Conflicts of Interest

The authors declare that there are no conflicts of interest regarding the publication of this paper.

References

  1. D. Ambrose and R. J. Sternberg, Eds., Giftedness and Talents in the 21st Century, Sense Publishers, Rotterdam, Netherlands, 2016.
  2. K. Tirri, “Holistic perspectives on gifted education for the 21st century,” in Giftedness and Talents in the 21st Century, D. R. Ambrose and R. Sternberg, Eds., pp. 101–110, Sense Publishers, Rotterdam, Netherlands, 2016. View at Google Scholar
  3. L. Zhang and R. J. Sternberg, “The pentagonal implicit theory of giftedness revisited: A cross‐validation in hong kong,” Roeper Review, vol. 21, no. 2, pp. 149–153, 1998. View at Publisher · View at Google Scholar · View at Scopus
  4. R. J. Sternberg and L.-F. Zhang, “What do we mean by giftedness? a pentagonal implicit theory,” Gifted Child Quarterly, vol. 39, no. 2, pp. 88–94, 1995. View at Publisher · View at Google Scholar · View at Scopus
  5. R. J. Sternberg, L. Jarvin, and E. L. Grigorenko, Explorations in Giftedness, Cambridge University Press, New York, NY, USA, 2010. View at Publisher · View at Google Scholar · View at Scopus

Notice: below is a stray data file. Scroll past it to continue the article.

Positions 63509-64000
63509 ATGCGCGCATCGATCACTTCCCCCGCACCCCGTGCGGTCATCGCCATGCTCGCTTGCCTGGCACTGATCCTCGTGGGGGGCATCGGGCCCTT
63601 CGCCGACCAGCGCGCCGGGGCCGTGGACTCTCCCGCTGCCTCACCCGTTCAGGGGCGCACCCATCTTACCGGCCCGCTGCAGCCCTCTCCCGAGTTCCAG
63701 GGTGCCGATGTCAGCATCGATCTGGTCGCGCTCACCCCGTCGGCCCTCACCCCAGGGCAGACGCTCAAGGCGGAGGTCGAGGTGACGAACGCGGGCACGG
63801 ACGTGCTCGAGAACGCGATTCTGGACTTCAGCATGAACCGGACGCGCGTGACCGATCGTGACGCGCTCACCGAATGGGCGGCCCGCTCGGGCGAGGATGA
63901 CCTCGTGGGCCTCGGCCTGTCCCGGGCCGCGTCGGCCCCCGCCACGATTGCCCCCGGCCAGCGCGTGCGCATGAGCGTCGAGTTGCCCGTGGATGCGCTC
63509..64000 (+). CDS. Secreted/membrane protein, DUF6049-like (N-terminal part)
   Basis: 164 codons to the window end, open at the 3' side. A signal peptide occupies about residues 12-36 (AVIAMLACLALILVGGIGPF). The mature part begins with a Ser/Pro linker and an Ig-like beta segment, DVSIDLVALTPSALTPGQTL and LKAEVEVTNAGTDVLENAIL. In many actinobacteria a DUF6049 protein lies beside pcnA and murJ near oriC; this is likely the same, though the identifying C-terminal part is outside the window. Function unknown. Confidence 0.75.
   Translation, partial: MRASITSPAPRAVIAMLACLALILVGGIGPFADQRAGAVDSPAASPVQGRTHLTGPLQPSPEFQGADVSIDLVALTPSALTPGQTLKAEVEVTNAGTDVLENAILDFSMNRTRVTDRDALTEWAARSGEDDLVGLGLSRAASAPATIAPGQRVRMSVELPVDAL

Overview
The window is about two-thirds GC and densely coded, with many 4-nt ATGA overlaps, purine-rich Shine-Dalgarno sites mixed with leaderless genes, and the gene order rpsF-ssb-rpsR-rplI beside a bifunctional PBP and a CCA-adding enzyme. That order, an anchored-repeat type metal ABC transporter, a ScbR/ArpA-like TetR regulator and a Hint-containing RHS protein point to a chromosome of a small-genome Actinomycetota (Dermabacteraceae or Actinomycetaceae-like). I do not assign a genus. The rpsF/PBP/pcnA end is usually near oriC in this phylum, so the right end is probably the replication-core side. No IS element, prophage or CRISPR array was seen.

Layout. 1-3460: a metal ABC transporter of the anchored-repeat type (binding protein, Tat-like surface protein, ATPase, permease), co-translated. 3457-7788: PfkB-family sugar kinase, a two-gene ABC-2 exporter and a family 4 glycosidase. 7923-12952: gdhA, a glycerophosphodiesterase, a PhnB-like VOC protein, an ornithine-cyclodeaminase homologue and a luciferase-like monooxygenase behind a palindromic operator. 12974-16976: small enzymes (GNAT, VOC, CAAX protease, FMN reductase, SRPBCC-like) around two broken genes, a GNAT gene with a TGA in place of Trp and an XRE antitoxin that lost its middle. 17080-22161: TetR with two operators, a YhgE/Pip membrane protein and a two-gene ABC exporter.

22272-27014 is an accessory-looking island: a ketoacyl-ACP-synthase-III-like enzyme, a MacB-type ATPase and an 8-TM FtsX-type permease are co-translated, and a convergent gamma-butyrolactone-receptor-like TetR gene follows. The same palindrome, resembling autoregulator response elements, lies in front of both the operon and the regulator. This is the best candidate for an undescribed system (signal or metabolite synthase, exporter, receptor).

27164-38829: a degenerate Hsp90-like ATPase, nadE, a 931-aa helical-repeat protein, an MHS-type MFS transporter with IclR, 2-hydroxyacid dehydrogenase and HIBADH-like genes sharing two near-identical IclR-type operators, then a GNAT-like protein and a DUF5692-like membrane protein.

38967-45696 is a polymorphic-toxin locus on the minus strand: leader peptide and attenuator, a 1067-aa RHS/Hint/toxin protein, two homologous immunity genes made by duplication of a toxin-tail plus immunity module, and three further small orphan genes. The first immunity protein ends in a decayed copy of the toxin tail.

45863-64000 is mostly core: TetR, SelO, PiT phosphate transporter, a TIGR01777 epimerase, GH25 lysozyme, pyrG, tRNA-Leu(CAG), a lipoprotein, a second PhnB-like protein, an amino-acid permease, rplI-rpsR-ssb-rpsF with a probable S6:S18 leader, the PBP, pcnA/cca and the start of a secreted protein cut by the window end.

6. C. S. Dweck, Self-Theories: Their Role in Motivation, Personality and Development, Psychology Press, New York, NY, USA, 2000.
  7. J. Aronson, C. B. Fried, and C. Good, “Reducing the effects of stereotype threat on African American college students by shaping theories of intelligence,” Journal of Experimental Social Psychology, vol. 38, no. 2, pp. 113–125, 2002. View at Publisher · View at Google Scholar · View at Scopus
  8. C. Good, J. Aronson, and M. Inzlicht, “Improving adolescents' standardized test performance: An intervention to reduce the effects of stereotype threat,” Journal of Applied Developmental Psychology, vol. 24, no. 6, pp. 645–662, 2003. View at Publisher · View at Google Scholar · View at Scopus
  9. D. Cvencek, A. N. Meltzoff, and A. G. Greenwald, “Math-gender stereotypes in elementary school children,” Child Development, vol. 82, no. 3, pp. 766–779, 2011. View at Publisher · View at Google Scholar · View at Scopus
  10. L. S. Blackwell, K. H. Trzesniewski, and C. S. Dweck, “Implicit theories of intelligence predict achievement across an adolescent transition: A longitudinal study and an intervention,” Child Development, vol. 78, no. 1, pp. 246–263, 2007. View at Publisher · View at Google Scholar · View at Scopus
  11. D. S. Yeager, K. H. Trzesniewski, and C. S. Dweck, “An implicit theories of personality intervention reduces adolescent aggression in response to victimization and exclusion,” Child Development, vol. 84, no. 3, pp. 970–988, 2013. View at Publisher · View at Google Scholar · View at Scopus
  12. D. S. Yeager, K. H. Trzesniewski, K. Tirri, P. Nokelainen, and C. S. Dweck, “Adolescents' implicit theories predict desire for vengeance after peer conflicts: correlational and experimental evidence,” Developmental Psychology, vol. 47, no. 4, pp. 1090–1107, 2011. View at Publisher · View at Google Scholar · View at Scopus